Barely Alive mix it up on new album, ‘Odyssey’

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Barely Alive mix it up on new album, ‘Odyssey’Barely Alive Facebook

In their first LP since 2015, Disciple dynamic duo Barely Alive hold nothing back.

The versatile producers hyped Odyssey for weeks leading up to its Aug. 13 release, going so far as to literally release all the songs at once in a 35-second clip that layered all of the album’s 10 tracks over top of each other. The glorious mess luckily wasn’t a indicative of what was to come: an expansive, exceptional collection of tracks that span from drum & bass to their beloved dubstep wobbles.

They’ve tapped a ridiculous range of talent for the LP, including Great Good Fine Ok for the unexpectedly groovy “Deeper In Love” to Mad Hed City for the fast-paced fury of “Warrior.” Other collaborators include the rap talents of Splitbreed and Iamsu!, the bouncy rhythms of Nah Mean, and the smooth vocals of Yves Paquet.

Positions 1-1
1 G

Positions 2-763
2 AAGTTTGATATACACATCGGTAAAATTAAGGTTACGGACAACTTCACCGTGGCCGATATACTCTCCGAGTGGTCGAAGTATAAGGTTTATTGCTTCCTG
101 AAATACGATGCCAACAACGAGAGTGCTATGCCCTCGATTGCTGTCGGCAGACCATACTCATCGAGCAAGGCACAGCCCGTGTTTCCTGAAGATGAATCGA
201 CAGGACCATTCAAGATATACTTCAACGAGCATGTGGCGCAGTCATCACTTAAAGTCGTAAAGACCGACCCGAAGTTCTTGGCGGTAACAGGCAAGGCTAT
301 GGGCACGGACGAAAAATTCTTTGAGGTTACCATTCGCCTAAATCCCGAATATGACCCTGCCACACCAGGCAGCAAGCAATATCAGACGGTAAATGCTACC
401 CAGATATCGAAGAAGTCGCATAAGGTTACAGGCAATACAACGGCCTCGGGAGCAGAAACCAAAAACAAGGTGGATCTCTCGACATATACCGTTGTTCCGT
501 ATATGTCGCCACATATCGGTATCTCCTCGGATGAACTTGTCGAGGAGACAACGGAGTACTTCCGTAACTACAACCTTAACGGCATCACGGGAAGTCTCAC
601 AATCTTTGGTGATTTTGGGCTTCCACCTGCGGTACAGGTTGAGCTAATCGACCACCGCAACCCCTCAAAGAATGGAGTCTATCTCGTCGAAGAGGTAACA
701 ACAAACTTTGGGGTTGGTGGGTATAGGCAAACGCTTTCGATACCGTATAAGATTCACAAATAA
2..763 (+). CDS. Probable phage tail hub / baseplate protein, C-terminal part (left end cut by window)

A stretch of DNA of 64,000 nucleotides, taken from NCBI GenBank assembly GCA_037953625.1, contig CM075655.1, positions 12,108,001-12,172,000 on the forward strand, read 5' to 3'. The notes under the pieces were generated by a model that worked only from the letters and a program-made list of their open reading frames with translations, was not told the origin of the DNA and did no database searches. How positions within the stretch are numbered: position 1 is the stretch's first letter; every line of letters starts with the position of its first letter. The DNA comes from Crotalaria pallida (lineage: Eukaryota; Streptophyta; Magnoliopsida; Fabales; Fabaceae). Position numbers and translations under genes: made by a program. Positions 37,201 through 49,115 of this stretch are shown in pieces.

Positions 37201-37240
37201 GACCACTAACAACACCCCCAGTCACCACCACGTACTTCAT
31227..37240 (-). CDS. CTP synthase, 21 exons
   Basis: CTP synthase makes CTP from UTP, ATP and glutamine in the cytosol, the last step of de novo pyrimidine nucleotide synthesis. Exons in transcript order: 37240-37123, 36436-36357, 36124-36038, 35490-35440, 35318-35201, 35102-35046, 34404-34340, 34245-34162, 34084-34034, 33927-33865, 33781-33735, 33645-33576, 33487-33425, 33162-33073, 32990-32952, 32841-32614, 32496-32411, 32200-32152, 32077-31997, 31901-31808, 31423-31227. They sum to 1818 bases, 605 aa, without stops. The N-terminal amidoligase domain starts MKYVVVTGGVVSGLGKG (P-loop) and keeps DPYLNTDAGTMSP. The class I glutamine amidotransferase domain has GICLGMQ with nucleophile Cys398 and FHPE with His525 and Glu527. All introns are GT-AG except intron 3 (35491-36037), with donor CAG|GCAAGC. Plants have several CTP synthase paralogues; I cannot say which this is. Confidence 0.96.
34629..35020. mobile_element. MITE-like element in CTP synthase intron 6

Odyssey is all over the place in the best possible way. From ’80s influences to slick R&B stylings to filthy bass, this album delivers something for fans of all areas of the electronic music sphere — polished off with top-notch production and a cheeky attitude.

Learn how this dexterous duo came to be in a new video from Disciple, below.

Barely Alive are living on new Splitbreed collaboration, ‘Bad Thang’

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Barely Alive - Bad Thang

Barely Alive is flourishing.

As one of the hottest dubstep duos in the world right now, the Massachusetts boys and proud Disciple affiliate are living their best life, despite a moniker that might suggest otherwise.

With countless Beatport No. 1’s, a massive slew of collaborations, and remixes for Destroid, Zomboy, Virtual Riot, and more, it’s hard to deny that the duo’s one of the most exciting ascensions in the bass pantheon.  2018’s proving a banner year for the boys, who’ve already collaborated with Ghastly on a high-velocity track. Though it’s not as heavy as some of their earlier material, “Bad Thang” proves Barely Alive’s sonic range is becoming increasingly all-encompassing, and that’s not a bad thing at all.